Bowyer scored 99 times from midfield during his Premier League career… and was also booked 99 times

    Ex-Leeds manager George Graham, who ‘liked the dirty side of the game’, was influential to Bowyer’s career

     

    The tough tackling midfielder only earned a single England cap, although insists he should have had more

    The glory days at Leeds didn’t last for ever. In 2001, Bowyer was found not guilty of grievous bodily harm and affray after a fight between two groups in the city centre left a man with serious injuries. He left the club two years later.

    One side-effect of the court case was that he couldn’t play for England while it was ongoing. A captain of the Under 21s, he ended up with just one senior cap, against Portugal in 2002.

    ‘I should have had more,’ he says. ‘While the court case was happening, I was playing my best football.’

    He had two spells at West Ham and three years at Newcastle before finishing at Birmingham and Ipswich.

    He never publicly said he was hanging up his boots after his final game against Leicester in April 2012.

    ‘We can announce it now, I am officially retired,’ he smiles. ‘I just didn’t think it was a big deal. I loved the game but my body was telling me it was time to stop.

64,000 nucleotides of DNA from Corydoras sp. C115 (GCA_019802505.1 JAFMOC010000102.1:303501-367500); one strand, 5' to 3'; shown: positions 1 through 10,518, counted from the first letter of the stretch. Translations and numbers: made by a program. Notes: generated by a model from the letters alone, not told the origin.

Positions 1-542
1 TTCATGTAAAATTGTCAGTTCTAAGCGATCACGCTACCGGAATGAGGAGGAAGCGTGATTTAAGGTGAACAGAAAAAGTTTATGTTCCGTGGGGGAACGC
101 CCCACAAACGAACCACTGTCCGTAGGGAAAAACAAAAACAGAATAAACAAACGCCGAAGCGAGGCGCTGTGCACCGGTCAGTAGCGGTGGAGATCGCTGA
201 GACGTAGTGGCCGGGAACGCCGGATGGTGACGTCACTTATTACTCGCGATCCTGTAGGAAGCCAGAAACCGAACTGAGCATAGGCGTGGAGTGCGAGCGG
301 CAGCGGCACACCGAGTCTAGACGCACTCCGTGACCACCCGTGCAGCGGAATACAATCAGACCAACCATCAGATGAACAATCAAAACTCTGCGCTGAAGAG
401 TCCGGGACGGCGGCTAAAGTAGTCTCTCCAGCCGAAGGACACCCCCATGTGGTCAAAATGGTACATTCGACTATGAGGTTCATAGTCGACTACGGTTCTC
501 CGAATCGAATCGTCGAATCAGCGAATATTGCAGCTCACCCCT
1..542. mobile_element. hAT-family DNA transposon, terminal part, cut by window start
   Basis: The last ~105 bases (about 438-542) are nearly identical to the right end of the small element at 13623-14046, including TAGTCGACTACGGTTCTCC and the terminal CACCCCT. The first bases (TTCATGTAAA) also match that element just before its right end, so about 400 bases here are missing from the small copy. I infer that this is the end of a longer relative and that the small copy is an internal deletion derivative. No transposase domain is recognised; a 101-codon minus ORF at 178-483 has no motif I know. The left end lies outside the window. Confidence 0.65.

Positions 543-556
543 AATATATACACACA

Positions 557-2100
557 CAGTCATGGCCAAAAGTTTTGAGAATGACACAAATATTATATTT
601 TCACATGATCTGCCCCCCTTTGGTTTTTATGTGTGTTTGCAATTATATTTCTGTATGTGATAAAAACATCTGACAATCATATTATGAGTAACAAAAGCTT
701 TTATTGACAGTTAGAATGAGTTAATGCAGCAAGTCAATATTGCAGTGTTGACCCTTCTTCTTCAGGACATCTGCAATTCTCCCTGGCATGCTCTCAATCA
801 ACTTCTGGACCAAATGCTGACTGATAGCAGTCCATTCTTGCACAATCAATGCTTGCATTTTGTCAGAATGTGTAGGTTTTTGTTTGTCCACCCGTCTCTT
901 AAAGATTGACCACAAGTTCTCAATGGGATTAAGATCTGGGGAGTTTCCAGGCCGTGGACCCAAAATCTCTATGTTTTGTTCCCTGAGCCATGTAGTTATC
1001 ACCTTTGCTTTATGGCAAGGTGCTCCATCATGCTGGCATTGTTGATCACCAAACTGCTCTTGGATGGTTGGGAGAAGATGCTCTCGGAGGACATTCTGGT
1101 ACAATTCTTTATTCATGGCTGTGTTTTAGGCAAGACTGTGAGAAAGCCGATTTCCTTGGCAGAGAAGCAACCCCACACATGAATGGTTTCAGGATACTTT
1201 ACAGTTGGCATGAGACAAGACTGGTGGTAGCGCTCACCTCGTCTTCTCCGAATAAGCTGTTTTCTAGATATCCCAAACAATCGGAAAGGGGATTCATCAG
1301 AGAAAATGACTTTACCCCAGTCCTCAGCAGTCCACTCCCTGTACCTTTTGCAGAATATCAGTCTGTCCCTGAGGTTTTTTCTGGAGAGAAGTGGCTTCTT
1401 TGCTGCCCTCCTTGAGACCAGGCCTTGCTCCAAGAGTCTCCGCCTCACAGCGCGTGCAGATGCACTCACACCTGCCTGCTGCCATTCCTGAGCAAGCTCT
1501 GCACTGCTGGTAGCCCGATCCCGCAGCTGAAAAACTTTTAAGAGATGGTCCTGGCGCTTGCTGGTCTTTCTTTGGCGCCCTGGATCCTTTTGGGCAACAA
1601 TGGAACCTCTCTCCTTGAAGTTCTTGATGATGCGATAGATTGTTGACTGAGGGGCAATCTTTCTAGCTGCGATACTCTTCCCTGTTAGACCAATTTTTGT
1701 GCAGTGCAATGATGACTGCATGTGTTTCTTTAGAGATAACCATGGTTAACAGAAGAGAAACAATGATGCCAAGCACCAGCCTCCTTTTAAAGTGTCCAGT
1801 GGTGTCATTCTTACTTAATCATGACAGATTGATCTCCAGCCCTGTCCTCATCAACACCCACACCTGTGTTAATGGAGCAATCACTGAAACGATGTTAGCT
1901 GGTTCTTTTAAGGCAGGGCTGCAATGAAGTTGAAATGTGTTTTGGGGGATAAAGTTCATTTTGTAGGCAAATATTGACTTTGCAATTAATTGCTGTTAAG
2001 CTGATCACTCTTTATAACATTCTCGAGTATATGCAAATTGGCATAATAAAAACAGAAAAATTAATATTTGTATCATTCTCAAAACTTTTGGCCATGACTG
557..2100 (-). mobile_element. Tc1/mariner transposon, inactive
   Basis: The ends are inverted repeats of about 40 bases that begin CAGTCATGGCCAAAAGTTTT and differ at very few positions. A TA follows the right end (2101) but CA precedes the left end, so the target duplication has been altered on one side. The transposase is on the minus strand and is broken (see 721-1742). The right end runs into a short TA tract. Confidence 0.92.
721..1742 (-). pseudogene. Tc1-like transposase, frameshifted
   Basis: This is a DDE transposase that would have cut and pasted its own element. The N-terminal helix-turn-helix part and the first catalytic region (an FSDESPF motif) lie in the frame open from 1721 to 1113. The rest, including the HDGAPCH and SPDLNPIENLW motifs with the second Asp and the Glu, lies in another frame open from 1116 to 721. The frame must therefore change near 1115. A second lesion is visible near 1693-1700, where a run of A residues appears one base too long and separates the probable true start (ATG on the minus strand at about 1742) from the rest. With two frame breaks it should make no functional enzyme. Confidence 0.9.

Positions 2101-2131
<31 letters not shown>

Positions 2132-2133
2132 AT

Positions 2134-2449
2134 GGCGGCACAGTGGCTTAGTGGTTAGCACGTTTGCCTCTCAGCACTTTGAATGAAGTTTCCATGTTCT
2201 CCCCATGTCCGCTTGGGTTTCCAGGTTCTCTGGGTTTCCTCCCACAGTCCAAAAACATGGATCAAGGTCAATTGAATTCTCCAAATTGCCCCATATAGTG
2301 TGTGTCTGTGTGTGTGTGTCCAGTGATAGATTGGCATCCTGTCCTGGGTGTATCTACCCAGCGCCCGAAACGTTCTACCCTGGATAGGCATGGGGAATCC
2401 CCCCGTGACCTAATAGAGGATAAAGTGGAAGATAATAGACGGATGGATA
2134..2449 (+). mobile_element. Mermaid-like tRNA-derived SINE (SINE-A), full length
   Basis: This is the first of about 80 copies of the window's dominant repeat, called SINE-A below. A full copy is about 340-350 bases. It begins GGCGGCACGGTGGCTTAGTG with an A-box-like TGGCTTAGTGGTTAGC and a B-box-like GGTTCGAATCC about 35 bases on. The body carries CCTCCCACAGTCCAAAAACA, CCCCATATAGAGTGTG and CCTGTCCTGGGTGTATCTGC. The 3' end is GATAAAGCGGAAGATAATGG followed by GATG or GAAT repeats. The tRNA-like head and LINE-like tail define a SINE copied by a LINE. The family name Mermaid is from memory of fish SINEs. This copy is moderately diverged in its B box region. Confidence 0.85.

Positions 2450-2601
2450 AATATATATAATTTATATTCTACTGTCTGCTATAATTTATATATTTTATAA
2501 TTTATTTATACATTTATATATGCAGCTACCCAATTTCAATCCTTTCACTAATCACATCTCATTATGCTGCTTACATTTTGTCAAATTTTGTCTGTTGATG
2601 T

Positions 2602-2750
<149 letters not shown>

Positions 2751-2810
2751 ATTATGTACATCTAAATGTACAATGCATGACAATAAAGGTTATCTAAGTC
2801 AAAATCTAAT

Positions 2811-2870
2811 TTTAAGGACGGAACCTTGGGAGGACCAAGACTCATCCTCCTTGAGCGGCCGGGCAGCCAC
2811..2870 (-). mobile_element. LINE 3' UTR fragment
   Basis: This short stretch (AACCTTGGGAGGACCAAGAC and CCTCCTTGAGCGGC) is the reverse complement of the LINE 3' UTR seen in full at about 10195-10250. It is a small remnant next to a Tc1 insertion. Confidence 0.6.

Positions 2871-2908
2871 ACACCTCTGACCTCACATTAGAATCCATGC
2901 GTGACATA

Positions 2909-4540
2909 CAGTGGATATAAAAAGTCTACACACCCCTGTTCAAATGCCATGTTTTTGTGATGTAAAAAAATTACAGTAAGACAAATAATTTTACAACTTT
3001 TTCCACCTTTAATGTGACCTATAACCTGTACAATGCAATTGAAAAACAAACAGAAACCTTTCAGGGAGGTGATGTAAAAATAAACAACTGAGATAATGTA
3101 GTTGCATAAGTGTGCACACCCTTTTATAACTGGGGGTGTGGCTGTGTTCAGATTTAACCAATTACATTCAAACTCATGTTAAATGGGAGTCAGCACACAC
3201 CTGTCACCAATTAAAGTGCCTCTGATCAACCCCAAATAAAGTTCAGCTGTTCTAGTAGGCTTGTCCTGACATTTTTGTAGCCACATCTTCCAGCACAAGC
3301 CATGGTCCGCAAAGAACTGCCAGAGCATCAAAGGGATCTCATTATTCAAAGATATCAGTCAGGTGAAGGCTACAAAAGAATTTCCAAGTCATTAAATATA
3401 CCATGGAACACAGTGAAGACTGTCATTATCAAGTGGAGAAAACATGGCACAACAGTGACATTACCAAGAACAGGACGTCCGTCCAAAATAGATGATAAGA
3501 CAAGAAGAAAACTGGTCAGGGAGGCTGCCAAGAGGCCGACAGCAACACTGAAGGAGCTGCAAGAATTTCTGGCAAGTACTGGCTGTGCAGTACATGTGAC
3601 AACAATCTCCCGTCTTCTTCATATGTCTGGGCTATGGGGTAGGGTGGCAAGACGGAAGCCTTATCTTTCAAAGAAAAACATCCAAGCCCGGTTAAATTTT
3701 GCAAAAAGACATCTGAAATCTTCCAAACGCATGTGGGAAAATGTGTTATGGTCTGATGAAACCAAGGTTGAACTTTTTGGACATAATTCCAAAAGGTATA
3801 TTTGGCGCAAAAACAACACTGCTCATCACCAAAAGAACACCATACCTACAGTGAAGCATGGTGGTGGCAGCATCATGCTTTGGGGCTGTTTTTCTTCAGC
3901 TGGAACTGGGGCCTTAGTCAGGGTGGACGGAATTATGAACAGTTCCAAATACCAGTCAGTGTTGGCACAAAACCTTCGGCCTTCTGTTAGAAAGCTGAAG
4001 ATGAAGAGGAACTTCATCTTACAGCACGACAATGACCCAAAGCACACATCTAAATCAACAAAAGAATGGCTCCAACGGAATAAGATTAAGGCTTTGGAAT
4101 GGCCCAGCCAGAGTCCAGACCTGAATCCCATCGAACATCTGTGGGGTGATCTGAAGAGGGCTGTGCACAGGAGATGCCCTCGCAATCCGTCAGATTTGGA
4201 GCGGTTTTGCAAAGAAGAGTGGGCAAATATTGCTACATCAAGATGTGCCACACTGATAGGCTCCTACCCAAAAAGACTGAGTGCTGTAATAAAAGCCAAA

‘The Championship was too many games. We had a match on the Saturday and (Ipswich manager) Paul Jewell said he needed me to play again on the Monday. I was still stiff as a board and I snapped my groin after 20 minutes.

    ‘That was it. I had offers the following season but I wasn’t enjoying it any more.’

    Bowyer found himself in hot water after getting involved in an on-pitch fight with team-mate Kieron Dyer (C)

    Bowyer thought that Alan Shearer’s goals between player’s legs were luck before witnessing them first-hand.

    Besides his lake, Bowyer rents out a couple of properties. He doesn’t need football but it’s unlikely he will be lost to the game for ever.

    He has his UEFA B licence and may yet move into youth coaching.